F. Informative Annexes: Six annexes are included in the standard: Bibliography, Cyclic redundancy codes, System communications considerations, Message examples, Synchrophasor message mapping into communications, and Synchrophasor communication methods for Internet Protocol (IP). Annex B reviews cyclic redundancy codes in the context of the CRC-CCITT that is used in all the C37.118 messages.

Annex C provides an overview of bandwidth and delay. It reviews bandwidth required for the data message flow and gives a table of requirements when used with UDP implementation. It provides a table of typical delays in these systems, which is useful for real-time applications.
Annex D gives examples of all four message types: data, configuration, header, and command. This provides a reference for developers to check the details of their implementations. Annex E is the only normative annex; it requires that C37.118.2 messages must be mapped into an underlying protocol in their entirety.

This assures that the applications that send and receive the data can use the same message interpretation and commands for input and output regardless of the underlying communication protocol. The annex describes the mapping for both serial and a stacked network protocol, using IP as the typical example. Recent installations have predominantly used IP communications, but the serial option may be useful in situations where IP is unavailable.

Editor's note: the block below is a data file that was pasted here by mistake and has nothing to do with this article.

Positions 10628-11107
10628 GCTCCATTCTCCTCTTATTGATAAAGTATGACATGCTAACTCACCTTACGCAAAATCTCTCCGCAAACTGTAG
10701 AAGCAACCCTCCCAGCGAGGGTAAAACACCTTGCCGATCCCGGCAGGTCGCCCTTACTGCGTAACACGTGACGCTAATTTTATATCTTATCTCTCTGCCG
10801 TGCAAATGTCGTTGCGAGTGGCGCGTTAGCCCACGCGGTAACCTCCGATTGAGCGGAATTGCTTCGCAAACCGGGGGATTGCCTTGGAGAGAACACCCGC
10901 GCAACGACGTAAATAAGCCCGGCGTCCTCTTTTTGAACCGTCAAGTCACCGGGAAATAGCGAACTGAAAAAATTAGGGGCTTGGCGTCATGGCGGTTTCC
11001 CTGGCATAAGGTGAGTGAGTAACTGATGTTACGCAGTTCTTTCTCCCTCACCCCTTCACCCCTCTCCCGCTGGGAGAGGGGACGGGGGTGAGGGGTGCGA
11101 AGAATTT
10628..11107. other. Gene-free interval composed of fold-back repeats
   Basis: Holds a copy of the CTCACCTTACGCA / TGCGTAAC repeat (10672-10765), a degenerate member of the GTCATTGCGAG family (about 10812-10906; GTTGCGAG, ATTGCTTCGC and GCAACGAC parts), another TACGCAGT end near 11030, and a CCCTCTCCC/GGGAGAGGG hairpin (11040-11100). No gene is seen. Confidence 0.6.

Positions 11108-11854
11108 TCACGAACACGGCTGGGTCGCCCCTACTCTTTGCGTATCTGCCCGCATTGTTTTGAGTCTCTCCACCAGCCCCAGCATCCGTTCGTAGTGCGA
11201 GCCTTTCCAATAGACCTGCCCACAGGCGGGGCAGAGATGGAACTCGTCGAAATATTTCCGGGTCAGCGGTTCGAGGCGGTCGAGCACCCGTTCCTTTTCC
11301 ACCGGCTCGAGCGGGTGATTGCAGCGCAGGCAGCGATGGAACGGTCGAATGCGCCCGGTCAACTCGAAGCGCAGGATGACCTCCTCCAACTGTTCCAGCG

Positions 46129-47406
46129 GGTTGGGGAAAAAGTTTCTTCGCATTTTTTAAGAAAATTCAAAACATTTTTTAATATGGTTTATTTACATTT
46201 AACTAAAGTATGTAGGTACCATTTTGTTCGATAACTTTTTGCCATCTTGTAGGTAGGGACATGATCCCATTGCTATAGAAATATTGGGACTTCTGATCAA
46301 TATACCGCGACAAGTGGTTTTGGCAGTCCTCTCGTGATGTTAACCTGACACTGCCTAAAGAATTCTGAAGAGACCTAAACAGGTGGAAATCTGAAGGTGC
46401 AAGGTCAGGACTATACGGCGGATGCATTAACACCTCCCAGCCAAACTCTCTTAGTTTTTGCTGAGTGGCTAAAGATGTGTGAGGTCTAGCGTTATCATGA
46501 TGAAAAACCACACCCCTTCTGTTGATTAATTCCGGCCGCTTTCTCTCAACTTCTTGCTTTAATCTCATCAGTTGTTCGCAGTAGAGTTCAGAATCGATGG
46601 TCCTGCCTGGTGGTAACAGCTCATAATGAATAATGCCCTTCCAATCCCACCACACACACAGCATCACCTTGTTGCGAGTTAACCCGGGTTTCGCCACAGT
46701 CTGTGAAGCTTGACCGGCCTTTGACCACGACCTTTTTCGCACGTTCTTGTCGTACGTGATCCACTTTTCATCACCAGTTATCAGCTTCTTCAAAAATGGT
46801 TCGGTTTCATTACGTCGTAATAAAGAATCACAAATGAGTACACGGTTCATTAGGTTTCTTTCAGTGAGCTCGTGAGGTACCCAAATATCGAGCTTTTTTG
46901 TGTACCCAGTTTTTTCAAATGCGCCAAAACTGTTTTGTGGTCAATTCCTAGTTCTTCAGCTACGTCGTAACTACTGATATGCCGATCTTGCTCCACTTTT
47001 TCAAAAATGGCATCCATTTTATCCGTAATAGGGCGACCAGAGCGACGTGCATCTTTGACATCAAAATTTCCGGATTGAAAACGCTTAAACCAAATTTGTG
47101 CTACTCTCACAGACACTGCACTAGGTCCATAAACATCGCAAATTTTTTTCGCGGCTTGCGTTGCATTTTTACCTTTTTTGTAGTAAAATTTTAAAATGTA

The final Annex F describes synchrophasor communications using IP with standard Transmission Control Protocol (TCP), User Datagram Protocol (UDP), and combined TCP/UDP options. IP over Ethernet is the most widely used communication choice. Even though not formally standardized, these implementations have proven to be highly interoperable.

Application of Data Transfer
C37.118.2-2011 describes a system of messaging and the message contents.
The messages can be carried over any communication system using any protocol that will support bandwidth, latency, and reliability requirements of the synchrophasor system it serves. Connection establishment and management, retransmission, security, and all other communication issues are left to the communication system protocol and the programs that support it. By describing the messages and message contents, the system can be adapted to available communications with little disruption to applications that use the data. The messaging can also easily be upgraded to newer communication systems and changes in requirements such as shorter latency, higher rates, or higher security. The 2011 update to the standard is backward compatible with the 2005 version to support the many existing and developing projects and still allow continued system growth.

IEEE, PES, PSRC Working Group H19

Chair: Ken Martin

Vice Chair: G. Brunello

Members: M.G. Adamiak, G. Antonova, M. Begovic, G. Benmouyal, P.D. Bui, H. Falk, V. Gharpure, A. Goldstein,
Y. Hu, C. Huntley,T. Kase, M. Kezunovic, A. Kulshrestha, Y. Lu, R. Midence, J. Murphy, M. Patel, F. Rahmatian,
V. Skendzic, B. Vandiver, A. Zahid

Power. Flexible. Easergy.
Let?s start with organization in protection testing